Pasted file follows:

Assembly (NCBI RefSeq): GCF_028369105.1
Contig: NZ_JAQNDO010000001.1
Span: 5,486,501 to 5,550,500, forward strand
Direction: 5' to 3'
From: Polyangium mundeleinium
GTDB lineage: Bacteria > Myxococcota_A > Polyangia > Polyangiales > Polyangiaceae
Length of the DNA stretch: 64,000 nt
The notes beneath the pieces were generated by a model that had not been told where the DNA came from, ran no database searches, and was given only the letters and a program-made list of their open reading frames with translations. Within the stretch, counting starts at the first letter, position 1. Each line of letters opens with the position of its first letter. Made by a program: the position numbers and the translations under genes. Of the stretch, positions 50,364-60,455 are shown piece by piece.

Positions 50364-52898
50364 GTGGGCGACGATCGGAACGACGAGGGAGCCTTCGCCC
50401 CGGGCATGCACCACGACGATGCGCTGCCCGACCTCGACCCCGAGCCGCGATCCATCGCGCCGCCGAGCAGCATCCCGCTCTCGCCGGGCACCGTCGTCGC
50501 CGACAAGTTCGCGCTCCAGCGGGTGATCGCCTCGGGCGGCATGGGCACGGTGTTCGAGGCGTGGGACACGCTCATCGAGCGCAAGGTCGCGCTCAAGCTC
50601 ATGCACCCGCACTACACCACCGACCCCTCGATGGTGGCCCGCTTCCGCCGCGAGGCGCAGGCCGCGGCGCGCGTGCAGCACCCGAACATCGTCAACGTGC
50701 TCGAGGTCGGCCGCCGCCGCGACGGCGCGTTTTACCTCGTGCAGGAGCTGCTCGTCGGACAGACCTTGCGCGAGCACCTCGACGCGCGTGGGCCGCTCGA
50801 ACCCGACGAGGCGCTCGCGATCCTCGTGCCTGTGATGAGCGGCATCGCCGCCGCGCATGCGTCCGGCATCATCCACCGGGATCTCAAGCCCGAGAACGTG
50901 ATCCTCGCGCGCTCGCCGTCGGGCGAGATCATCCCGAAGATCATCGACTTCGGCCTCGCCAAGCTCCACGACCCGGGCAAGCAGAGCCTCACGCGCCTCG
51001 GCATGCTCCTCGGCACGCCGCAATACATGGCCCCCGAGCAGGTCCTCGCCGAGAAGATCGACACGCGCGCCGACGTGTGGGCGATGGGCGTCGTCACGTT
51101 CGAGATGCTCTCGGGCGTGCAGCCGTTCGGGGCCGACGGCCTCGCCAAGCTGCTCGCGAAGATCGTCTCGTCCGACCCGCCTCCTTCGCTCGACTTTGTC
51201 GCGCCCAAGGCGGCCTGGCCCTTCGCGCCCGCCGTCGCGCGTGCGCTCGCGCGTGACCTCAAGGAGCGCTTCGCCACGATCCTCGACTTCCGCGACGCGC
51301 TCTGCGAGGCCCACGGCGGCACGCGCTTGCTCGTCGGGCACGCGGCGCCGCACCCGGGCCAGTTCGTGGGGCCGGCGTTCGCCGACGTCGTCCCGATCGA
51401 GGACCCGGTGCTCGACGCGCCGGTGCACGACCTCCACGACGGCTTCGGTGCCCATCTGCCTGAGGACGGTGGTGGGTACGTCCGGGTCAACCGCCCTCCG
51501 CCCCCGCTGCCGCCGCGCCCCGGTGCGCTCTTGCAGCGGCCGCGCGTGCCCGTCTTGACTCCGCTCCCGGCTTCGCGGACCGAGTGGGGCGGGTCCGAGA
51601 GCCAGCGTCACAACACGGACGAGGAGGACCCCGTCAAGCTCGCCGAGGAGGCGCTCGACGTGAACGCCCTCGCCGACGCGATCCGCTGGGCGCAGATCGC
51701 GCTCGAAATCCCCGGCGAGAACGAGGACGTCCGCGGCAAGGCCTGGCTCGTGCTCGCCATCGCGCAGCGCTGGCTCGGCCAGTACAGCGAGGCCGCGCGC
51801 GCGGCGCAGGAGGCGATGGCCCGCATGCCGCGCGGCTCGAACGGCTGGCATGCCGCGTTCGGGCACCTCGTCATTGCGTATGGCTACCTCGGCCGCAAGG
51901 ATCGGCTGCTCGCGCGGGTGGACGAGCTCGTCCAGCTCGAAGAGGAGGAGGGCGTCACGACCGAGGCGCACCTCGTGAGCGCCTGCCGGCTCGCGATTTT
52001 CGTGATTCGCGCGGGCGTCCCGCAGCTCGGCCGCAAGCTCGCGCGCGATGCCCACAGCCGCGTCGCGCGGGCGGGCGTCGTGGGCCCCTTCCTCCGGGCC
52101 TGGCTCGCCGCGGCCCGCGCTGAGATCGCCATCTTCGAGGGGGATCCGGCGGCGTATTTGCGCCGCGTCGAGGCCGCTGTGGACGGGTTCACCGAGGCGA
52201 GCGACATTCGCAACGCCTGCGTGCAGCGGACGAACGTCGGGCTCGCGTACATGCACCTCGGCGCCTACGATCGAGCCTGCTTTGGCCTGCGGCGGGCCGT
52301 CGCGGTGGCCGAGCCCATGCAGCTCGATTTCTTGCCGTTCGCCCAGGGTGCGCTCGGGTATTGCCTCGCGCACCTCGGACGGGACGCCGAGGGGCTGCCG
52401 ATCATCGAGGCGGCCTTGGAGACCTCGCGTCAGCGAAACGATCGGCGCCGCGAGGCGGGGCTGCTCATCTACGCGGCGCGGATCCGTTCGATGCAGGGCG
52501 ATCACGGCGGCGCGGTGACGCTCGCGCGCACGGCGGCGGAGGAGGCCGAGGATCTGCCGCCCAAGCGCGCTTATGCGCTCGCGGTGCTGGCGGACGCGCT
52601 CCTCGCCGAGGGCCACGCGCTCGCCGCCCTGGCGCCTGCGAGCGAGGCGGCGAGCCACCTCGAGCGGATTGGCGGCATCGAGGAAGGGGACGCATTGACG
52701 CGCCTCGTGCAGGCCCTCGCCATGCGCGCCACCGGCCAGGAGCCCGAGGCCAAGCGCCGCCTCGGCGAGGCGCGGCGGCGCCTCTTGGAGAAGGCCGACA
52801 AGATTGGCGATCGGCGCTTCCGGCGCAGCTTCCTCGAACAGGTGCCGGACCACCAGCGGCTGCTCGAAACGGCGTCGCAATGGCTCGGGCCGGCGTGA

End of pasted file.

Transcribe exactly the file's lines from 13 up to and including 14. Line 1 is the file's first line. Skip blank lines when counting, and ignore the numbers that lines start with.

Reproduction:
50601 ATGCACCCGCACTACACCACCGACCCCTCGATGGTGGCCCGCTTCCGCCGCGAGGCGCAGGCCGCGGCGCGCGTGCAGCACCCGAACATCGTCAACGTGC
50701 TCGAGGTCGGCCGCCGCCGCGACGGCGCGTTTTACCTCGTGCAGGAGCTGCTCGTCGGACAGACCTTGCGCGAGCACCTCGACGCGCGTGGGCCGCTCGA